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What Happened, What Does it Mean and What Next for Palestine?

The United Nations General Assembly has now voted emphatically in favour of granting the Palestinian delegation to the UN, non-member observer status. This is a symbolic victory, not a material one, for the territories seeking to one day be recognised with official statehood by the United Nations

So what happened? What does the vote mean? And what is next for Palestine?

Leading up to the vote, the Palestinian mission to the UN thought that they had secured about 132 votes of the 193 nation-state members of the General Assembly. This in itself would have been more than enough for a ballot victory, with ballots in the UNGA only requiring a majority ‘yes’ vote of 50% of the member countries, plus one.

The Palestinians received 138 votes in favour of them reaching the status of non-member observer state. This means that just over 70% of countries on the floor voted in favour of the motion.

Nine UN members voted against the motion. Most notably, this included the United States of America and Israel, both firm allies on the other side of the long-running Israel-Palestine conflict. The other states joining the USA and Israel in voting against the resolution were Canada, Czech Republic, Panama, Palau, The Marshall Islands, Nauru and Micronesia.

There were also forty-one abstentions which included large powers, including the United Kingdom and Germany. Australia also decided to abstain earlier this week.

Germany had been planning to vote against the motion. The Australian Government through Prime Minister Julia Gillard had also planned to vote ‘no’ to the idea of strengthening Palestinian observer status, but in the end, the caucus decided that Australia should instead abstain.

In the end, because of the nature of the General Assembly, as opposed to the Security Council, the vote was soundly won by the Palestinian Authority.

The next important question is: What does the new non-member observer state vote mean for Palestine in terms of what the position offers?

Well, it is a tokenistic position in terms of territory.

The vote does however grant Palestine an implied recognition of sovereign statehood, the equivalent stature to that of The Vatican as far as the United Nations is concerned.

The new-found recognition also means that the Palestinians are now able to become members of all UN member organisations. This includes the ability to petition the International Criminal Court for alleged war crimes.

The ability to join UN bodies and sign up to conventions and treaties are probably the two most significant aspects of the victory at the United Nations for the now implied state of Palestine.

Perhaps the most important question is: What comes next for Palestine?

In light of the UN vote, answering this question and charting a possible future for the peace process, perhaps becomes even more difficult than it was before the Palestinian victory at the UN General Assembly.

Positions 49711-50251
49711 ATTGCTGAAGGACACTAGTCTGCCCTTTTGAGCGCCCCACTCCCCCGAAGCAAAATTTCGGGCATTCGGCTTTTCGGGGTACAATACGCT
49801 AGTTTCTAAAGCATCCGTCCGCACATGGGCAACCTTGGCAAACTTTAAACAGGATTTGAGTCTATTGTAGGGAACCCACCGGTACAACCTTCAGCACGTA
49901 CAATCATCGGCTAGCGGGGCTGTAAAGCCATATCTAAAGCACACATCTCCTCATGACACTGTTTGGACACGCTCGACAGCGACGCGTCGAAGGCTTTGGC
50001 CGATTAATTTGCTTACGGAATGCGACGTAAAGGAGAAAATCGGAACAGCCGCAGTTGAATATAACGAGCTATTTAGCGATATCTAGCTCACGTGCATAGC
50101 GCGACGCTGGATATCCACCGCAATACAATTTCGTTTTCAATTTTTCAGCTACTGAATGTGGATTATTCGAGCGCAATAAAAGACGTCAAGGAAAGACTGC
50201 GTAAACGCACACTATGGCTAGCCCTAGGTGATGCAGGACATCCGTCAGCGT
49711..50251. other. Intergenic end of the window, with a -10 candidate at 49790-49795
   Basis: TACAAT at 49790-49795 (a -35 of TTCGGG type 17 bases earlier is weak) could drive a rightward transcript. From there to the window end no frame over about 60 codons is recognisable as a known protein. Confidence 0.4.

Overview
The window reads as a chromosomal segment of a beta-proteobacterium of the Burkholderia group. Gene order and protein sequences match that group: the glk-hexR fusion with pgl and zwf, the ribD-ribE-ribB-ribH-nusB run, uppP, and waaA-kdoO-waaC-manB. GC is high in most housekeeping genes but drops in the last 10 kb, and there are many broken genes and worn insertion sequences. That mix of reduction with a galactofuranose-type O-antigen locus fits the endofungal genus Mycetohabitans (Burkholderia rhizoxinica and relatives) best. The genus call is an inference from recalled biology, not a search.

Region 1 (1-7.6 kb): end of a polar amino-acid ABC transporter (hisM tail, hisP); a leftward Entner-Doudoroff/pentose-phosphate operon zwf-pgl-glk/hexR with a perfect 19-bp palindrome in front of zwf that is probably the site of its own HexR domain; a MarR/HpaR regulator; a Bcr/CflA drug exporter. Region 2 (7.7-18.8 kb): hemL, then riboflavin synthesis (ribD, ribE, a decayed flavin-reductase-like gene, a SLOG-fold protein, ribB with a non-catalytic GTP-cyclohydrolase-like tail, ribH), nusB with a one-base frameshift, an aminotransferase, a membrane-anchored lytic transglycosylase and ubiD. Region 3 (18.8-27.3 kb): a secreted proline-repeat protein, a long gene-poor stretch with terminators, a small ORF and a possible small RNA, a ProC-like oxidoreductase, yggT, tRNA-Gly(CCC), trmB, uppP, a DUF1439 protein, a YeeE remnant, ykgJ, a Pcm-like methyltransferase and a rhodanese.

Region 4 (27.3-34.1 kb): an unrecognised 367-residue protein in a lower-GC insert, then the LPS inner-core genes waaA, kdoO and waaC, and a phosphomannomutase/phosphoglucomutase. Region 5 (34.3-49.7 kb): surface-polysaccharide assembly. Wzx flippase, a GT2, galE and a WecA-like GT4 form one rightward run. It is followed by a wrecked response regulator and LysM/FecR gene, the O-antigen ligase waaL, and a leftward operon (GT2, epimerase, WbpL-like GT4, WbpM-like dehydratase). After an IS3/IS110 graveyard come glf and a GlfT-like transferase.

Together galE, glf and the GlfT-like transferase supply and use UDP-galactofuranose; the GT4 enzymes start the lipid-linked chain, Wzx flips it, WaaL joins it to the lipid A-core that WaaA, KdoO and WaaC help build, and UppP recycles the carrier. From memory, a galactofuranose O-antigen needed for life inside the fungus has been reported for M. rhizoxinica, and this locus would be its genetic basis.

Israel and the United States of America are mightily annoyed. Officials from both countries are saying, as they did prior to Thursday’s vote, that it is a step backwards in terms of territorial negotiations and a lasting peace between Palestinians and Israelis.

Israel and the US are particularly annoyed that the decision now opens the door to proceedings of war crimes and broader crimes against humanity being levelled at the Israeli Government at the International Criminal Court.

The process required for charges to be brought by the Palestinians is prohibitive, even though they have flagged the possibility of referring individual Israelis to the ICC. Israel for one, along with the United States, does not recognise the jurisdiction of the court and would obviously not cooperate in handing over suspects.

Perhaps any intentions on the part of the Palestinian Authority to pursue Israel at the ICC should be immediately put off as an act of good faith. Proceedings could be instigated at a later stage, either if settlements in Palestinian territories continue, or the peace process becomes further intractable after a period of time.

Israel and the United States of America are also annoyed at the way in which the Palestinian territories have obtained the status of implicit statehood.

Really, both Israel and the USA should not be particularly concerned about Palestine now enjoying implied statehood. The change guarantees nothing in terms of actual territorial claims. That can only be determined by either a petition to the UN Security Council or by negotiations between Palestinian groups and the Israeli Government.

A direct petition to the Security Council by Palestinian representatives would never succeed. A similar petition last year by Mahmoud Abbas was never introduced because it was going to be blocked.

Official recognition of statehood at the Security Council would require 10 of the 15 member states to vote in favour of a resolution to create an official Palestinian nation-state. The USA, being a key and almost unwavering ally of Israel, even under President Barack Obama, have already indicated on previous occasions that they would use their veto power in the Security Council.

The best way forward is direct negotiations between Israel and Palestine, preferably with the United States of America involved as well as key powers in the Middle East. The key players have alluded to this, although their actions and words, particularly in the wake of the UN decision, seem to indicate little interest in strengthening negotiations over a two-state solution.

Negotiations too, have failed for decades. The recent increased tensions between Israel and Hamas, not just Thursday’s vote, have undoubtedly contributed to, at best, an even more protracted peace process.

The future of Israel-Palestine relations is at best tenuous. However, the present should be accepted for what it is and that is, in reality, a largely painless development.

If it’s not seen as such, then questions should rightly be asked about the actual intentions of Israel and the US, in terms of pursuing an enduring tw0-state solution.

Symbolism and Statehood are Two Different Things

The Australian Government was reportedly engaged in an especially robust party-room debate today. The Labor caucus was discussing the position to take on the United General Assembly vote set to take place in the coming days. This motion, if successful, would grant the Palestinian territories non-member observer status in the UN. Currently, the Palestinians have observer status.

After looking like the ALP caucus might vote ‘no’ to the motion, it soon emerged that the party-room, in the end, voted in favour of the Australian delegation abstaining from this highly non-controversial vote.